Cryoablation continues to show good results for kidney cancer patients

November 25, 2007

A review of 62 Mayo Clinic patients who underwent cryoablation to treat cancerous kidney tumors shows that the patients are cancer free for up to two and a half years after having had the procedure.

Also called cryotherapy or cryosurgery, cryoablation is a procedure in which extreme cold is applied to the tumor using a cryoprobe, a hollow needle-like device filled with argon gas. The gas rapidly freezes the targeted tumor.

As this study and others continue to show, cryoablation appears to be an effective treatment for cancerous kidney tumors. But researchers caution that at this time, it be used only for patients who are not candidates for surgery, because follow-up studies are needed before the procedure can be widely applied, states Thomas Atwell, M.D., a Mayo Clinic radiologist and the study's primary investigator.

Dr. Atwell will present these findings on Sunday, Nov. 25 at the annual meeting of the Radiological Society of North America in Chicago.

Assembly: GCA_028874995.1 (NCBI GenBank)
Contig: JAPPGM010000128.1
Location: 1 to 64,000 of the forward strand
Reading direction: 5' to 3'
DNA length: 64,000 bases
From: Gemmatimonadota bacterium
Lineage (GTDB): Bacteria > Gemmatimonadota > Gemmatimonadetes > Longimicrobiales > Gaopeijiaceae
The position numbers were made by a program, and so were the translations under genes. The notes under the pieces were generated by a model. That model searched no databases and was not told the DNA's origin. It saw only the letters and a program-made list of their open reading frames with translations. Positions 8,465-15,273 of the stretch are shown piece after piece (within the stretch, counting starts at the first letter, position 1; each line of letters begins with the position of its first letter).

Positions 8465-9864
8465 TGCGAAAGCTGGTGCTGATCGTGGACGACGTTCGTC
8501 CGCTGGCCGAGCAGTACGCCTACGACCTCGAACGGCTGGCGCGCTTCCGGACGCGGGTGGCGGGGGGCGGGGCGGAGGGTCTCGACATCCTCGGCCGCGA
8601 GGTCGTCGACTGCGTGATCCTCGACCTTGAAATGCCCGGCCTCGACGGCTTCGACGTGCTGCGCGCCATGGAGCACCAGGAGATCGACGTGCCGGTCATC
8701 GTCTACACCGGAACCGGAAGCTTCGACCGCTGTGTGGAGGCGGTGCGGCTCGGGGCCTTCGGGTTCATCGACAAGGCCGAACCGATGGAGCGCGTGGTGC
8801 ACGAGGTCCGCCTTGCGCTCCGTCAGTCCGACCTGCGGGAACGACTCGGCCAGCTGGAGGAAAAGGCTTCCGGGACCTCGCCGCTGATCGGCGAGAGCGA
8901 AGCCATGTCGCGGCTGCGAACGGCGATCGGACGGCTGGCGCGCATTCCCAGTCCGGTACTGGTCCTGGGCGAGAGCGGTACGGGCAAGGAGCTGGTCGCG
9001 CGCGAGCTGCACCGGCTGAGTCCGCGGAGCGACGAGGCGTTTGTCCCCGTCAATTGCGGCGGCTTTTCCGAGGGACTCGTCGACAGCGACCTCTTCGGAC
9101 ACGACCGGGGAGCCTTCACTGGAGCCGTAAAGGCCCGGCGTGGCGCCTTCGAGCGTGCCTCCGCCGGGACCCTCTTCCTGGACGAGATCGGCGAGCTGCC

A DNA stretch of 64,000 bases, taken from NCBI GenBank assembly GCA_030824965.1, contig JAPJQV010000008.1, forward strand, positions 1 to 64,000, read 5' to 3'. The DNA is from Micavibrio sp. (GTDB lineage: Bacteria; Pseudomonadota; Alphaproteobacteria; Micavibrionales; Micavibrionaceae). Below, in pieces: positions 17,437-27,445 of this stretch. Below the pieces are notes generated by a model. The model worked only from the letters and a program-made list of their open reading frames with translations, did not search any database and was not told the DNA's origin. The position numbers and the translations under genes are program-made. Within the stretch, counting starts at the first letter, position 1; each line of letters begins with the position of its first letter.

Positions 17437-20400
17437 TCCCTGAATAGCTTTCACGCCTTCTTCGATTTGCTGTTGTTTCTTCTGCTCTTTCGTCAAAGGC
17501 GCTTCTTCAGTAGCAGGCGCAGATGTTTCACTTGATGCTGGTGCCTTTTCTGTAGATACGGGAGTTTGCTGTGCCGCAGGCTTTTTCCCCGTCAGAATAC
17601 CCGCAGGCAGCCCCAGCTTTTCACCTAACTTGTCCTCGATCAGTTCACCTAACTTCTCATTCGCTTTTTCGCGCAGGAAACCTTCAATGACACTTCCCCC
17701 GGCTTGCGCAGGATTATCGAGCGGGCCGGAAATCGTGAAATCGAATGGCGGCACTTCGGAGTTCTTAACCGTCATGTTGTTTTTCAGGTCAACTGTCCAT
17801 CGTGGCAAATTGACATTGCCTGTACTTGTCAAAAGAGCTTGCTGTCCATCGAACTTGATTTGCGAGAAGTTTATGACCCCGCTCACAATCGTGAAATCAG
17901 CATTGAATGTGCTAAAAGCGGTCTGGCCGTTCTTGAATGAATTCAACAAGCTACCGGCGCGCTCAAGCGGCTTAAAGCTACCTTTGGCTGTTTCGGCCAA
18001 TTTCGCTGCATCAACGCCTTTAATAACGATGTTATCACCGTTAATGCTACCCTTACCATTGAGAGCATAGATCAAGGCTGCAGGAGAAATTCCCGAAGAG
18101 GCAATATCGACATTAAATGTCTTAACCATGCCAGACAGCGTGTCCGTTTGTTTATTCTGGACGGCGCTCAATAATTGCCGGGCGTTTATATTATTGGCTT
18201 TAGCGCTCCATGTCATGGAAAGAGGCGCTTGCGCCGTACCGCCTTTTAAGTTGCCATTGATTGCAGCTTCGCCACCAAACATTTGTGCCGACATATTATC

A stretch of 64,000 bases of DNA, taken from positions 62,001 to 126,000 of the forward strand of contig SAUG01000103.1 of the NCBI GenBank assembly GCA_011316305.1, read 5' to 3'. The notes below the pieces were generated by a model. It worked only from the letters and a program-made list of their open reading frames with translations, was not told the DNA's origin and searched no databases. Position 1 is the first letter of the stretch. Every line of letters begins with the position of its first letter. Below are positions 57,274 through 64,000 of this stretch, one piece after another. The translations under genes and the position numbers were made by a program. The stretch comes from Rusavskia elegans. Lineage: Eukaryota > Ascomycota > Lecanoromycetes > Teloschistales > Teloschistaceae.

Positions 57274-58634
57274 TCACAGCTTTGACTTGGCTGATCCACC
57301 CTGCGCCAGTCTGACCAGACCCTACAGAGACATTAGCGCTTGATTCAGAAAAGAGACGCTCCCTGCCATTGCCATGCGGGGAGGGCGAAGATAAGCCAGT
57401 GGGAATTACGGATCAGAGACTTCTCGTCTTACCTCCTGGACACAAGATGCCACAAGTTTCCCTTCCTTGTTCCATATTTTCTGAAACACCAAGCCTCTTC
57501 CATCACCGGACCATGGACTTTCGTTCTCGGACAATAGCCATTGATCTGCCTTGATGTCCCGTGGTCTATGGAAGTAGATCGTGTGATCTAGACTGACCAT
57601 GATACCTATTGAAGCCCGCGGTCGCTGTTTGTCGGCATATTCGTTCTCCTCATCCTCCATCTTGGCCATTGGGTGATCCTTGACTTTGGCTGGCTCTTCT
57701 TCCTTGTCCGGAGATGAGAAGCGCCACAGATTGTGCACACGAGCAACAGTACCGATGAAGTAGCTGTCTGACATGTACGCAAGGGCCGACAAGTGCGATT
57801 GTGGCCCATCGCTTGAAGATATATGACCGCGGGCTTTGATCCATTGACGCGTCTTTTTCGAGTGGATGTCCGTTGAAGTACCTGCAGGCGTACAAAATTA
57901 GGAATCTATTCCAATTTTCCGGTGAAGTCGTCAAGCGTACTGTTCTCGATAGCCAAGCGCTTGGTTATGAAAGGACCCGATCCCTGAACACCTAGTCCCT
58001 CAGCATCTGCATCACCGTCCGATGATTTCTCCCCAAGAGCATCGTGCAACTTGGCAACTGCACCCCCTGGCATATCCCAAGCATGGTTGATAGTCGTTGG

“This procedure appears to be a good option for some patients,” he says. The general criteria for cryoablation includes the size and appearance of the tumor and the number of lesions in the kidney.

In this study, 89 of 91 tumors were effectively treated in a single treatment session. Patients had tumors that ranged in size from 1.5 centimeters (cm) to 7.3 cm. The average size was 3.4 cm. Follow-up evaluations ranging from three months to two and a half years were available for 62 patients -- all whom remain cancer free at last report.

The standard treatment for kidney tumors is surgery, which is highly effective. For patients who undergo surgery, the hospital stay and recovery period are longer as compared to patients treated with cryoablation. Patients who undergo cryoablation will have small ¼ inch incision where the cryoprobe is inserted. The mark is covered with a bandage and recovery usually amounts to one day in hospital, as compared to several days for patients who undergo surgery.